Compared to Café de L’Ambre, Chatei Hatou serves a limited coffee menu, with a blend and five different origins from around the world. The same coffees were available on both my visits, separated by 15 months. There’s also a limited selection of coffee-with-milk drinks, one of which was the Cafe au Lai, recommended by the folks at Nem. This is a 50/50 blend of coffee and hot milk, both poured into your cup at great height from separate pots, the spectacle alone making it worthwhile! The resulting drink was very rich, although I couldn’t tell you much about coffee. However, it went well with the milk and it’s something I could drink all day, reminding me of the cafe au lait I used drink in Paris back in day before I became an espresso drinker.

On my return, I went for a filter coffee, choosing the Guatemalan. Chatei Hatou uses large, ceramic Kalita filters and everything is done by eye: no scales or timers here. The beans are measured out into a metal container then coarsely ground, either directly into the filter paper (no pre-rinsing here) or, for larger volumes, back into the container.

The water is poured directly onto the top of the coffee in a series of short, regular pours, using a gooseneck pot, which is regularly topped up from a huge kettle kept bubbling away on a hot plate below counter. I timed one extraction at 4½ minutes and, when the coffee is done, it’s poured into a pre-warmed cup to serve. These beauties come in a variety of shapes and no two are the same.

A glass of water, which is continuously topped up, comes with your coffee, while if you order tea, it’s served in a pot with a candle underneath it to keep it warm. Finally, you pay at the till by the door as you leave, a tradition in many of Japanese places.

So to my coffee. Strong and dark, although not bitter, the taste reminded me of the Vietnamese coffee I make for myself, with a hint of sweetness. Although there’s no subtlety in the flavour or evolution as it cools, I enjoyed it.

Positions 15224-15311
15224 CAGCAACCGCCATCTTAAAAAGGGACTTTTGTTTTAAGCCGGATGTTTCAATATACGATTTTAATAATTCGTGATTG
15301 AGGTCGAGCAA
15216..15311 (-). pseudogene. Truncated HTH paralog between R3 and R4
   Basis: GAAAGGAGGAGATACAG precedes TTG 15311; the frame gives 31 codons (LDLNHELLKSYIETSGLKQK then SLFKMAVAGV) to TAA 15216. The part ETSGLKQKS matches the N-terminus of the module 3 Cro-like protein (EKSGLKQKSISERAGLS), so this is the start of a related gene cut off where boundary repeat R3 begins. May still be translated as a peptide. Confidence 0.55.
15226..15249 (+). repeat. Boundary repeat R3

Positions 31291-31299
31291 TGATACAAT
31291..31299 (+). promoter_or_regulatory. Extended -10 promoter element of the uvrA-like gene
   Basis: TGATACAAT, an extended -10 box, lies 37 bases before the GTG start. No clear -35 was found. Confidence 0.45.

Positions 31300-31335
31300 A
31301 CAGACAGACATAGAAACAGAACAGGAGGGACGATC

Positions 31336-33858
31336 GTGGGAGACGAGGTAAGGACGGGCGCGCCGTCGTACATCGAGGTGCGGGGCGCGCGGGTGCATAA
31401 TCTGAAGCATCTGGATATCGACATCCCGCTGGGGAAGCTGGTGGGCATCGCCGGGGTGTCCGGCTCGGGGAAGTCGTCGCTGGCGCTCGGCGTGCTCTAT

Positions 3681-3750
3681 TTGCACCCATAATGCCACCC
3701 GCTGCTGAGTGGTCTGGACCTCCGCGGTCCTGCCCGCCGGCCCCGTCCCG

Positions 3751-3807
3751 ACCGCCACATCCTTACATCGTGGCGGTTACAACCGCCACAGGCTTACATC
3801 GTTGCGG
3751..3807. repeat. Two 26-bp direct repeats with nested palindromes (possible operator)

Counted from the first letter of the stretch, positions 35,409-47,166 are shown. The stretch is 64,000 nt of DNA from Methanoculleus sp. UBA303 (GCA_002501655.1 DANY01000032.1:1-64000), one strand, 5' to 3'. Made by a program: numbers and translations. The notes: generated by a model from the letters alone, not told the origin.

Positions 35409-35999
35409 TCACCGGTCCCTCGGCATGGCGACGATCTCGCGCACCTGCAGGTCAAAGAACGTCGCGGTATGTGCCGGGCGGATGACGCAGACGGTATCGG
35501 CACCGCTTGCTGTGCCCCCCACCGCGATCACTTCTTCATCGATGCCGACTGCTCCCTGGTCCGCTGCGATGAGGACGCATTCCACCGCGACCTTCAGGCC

1-15-19 SHIBUYA • SHIBUYA-KU • TOKYO • 150-0002 • JAPAN
+81 (0) 3-3400-9088
Monday 11:00 – 23:30 Roaster Chatei Hatou (filter only)
Tuesday 11:00 – 23:30 Seating Tables, Counter
Wednesday 11:00 – 23:30 Food Cake
Thursday 11:00 – 23:30 Service Table
Friday 11:00 – 23:30 Payment Cash Only
Saturday 11:00 – 23:30 Wifi No
Sunday 11:00 – 23:30 Power No
Chain No Visits 22nd April 2017, 14th July 2018

If you enjoyed this Coffee Spot, then take a look at the rest of Tokyo’s speciality coffee scene with the Coffee Spot Guide to Tokyo.

If you like the sound of the traditional Japanese kissaten, Audrey Fiodorenko has also written about three of her favourite kissaten, one of which is Chatei Hatou. I also enjoyed Higashide Coffee in Kanazawa should you ever find yourself in the area.

If you’re in Shanghai, try Rumors Coffee Roastery on Hunan Road and its sister location, on Xingguo Road, both of which are modelled on a traditional Japanese kissaten (but with windows!), while if you’re in Bangkok, Gallery Drip Coffee offers a third-wave take on Japanese pour-over.

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5 thoughts on “Chatei Hatou